A new study suggests a connection between misuse of prescription drugs and incidents of dating violence. Researchers at the University of Michigan Injury Center found misusing prescription sedatives and opioids was more common prior to dating violence, while alcohol use or a combination of alcohol and marijuana use were more common prior to non-dating violence, HealthCanal reports.
“Without the alcohol or prescription drugs involved, they simply might walk away from a potentially violent situation,” lead researcher Quyen Epstein-Ngo said in a news release. “The alcohol and other substance use may be the tipping points.”
The researchers looked at use of prescription sedatives and opioids immediately preceding violent dating conflicts, on the day of the conflict, among high-risk urban youth. The study included 575 participants, ages 14 to 24, over a one-year period. Women were more likely to be involved in dating violence.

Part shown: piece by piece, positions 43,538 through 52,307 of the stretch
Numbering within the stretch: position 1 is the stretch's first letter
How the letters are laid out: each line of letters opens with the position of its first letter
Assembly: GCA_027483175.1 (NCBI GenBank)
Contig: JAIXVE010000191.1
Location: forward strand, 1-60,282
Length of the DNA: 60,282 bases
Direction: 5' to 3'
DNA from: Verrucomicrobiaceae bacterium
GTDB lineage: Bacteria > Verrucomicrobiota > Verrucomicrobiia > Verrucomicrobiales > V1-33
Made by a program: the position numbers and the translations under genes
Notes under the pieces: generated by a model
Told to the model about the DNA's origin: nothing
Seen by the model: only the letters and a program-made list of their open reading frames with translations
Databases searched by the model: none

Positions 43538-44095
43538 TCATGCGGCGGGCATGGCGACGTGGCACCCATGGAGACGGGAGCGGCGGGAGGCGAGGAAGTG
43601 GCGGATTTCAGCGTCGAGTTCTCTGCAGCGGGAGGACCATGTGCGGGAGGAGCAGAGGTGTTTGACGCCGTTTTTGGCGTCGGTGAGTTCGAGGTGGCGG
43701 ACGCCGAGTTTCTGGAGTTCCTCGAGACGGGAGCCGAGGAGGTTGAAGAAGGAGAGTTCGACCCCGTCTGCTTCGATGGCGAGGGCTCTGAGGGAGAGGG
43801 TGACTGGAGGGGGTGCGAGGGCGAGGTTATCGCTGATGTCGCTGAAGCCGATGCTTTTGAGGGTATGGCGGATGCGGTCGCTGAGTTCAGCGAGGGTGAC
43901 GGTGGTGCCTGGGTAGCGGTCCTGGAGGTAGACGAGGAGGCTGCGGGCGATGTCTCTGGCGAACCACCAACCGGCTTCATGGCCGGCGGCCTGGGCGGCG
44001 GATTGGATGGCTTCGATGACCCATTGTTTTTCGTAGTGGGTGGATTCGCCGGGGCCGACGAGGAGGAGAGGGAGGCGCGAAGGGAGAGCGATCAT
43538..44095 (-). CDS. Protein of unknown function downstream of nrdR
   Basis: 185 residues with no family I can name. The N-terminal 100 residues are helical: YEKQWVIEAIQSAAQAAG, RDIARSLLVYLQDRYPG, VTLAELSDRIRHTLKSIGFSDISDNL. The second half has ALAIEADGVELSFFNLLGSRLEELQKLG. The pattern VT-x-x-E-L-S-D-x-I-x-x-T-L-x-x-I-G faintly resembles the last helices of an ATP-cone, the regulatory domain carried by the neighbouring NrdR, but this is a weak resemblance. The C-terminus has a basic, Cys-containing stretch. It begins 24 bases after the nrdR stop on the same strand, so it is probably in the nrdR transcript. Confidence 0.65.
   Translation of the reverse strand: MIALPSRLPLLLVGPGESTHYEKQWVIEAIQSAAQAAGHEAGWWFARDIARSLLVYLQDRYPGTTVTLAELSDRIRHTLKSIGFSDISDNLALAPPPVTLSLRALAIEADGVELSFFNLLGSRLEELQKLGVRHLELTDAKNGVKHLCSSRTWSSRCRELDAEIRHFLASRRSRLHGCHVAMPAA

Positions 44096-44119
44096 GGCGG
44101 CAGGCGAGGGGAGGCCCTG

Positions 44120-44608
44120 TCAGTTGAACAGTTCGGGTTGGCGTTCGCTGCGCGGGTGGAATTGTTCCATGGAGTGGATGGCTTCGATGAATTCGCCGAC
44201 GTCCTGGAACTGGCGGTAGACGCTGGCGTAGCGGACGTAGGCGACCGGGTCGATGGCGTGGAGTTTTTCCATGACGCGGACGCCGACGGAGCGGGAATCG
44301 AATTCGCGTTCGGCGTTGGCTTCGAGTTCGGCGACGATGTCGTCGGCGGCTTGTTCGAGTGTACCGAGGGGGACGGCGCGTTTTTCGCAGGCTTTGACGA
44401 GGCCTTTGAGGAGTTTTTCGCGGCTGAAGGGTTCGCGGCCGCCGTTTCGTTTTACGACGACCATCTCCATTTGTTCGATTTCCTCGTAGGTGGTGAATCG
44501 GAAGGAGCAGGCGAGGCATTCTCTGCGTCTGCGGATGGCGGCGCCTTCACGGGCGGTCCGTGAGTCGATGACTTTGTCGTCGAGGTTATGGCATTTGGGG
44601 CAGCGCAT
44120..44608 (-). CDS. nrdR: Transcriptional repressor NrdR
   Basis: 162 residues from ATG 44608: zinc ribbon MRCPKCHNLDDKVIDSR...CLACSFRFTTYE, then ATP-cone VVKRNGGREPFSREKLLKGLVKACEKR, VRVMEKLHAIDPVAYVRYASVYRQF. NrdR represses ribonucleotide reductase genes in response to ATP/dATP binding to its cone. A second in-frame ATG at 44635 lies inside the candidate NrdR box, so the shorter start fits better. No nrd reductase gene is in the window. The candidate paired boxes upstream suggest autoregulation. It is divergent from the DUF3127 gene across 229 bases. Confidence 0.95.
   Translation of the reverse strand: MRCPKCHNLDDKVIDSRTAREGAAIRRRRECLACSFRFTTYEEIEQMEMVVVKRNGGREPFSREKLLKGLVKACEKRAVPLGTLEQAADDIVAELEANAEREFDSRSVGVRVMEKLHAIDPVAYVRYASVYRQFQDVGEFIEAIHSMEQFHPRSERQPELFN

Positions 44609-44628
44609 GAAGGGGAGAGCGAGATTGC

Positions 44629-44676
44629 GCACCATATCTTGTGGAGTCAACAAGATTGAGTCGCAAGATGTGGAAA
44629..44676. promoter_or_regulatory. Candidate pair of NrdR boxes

Of the 1,262 incidents reported in the study, substance use occurred immediately before 44 percent of conflicts. About half of dating violence incidents involved drug use.
“Our findings indicate that interventions that address violence among youth should address substance use and psychological factors, as well as be tailored by type of violence—dating versus non-dating—and by gender,” Epstein-Ngo said.
The results are published in the journal Addictive Behaviors.
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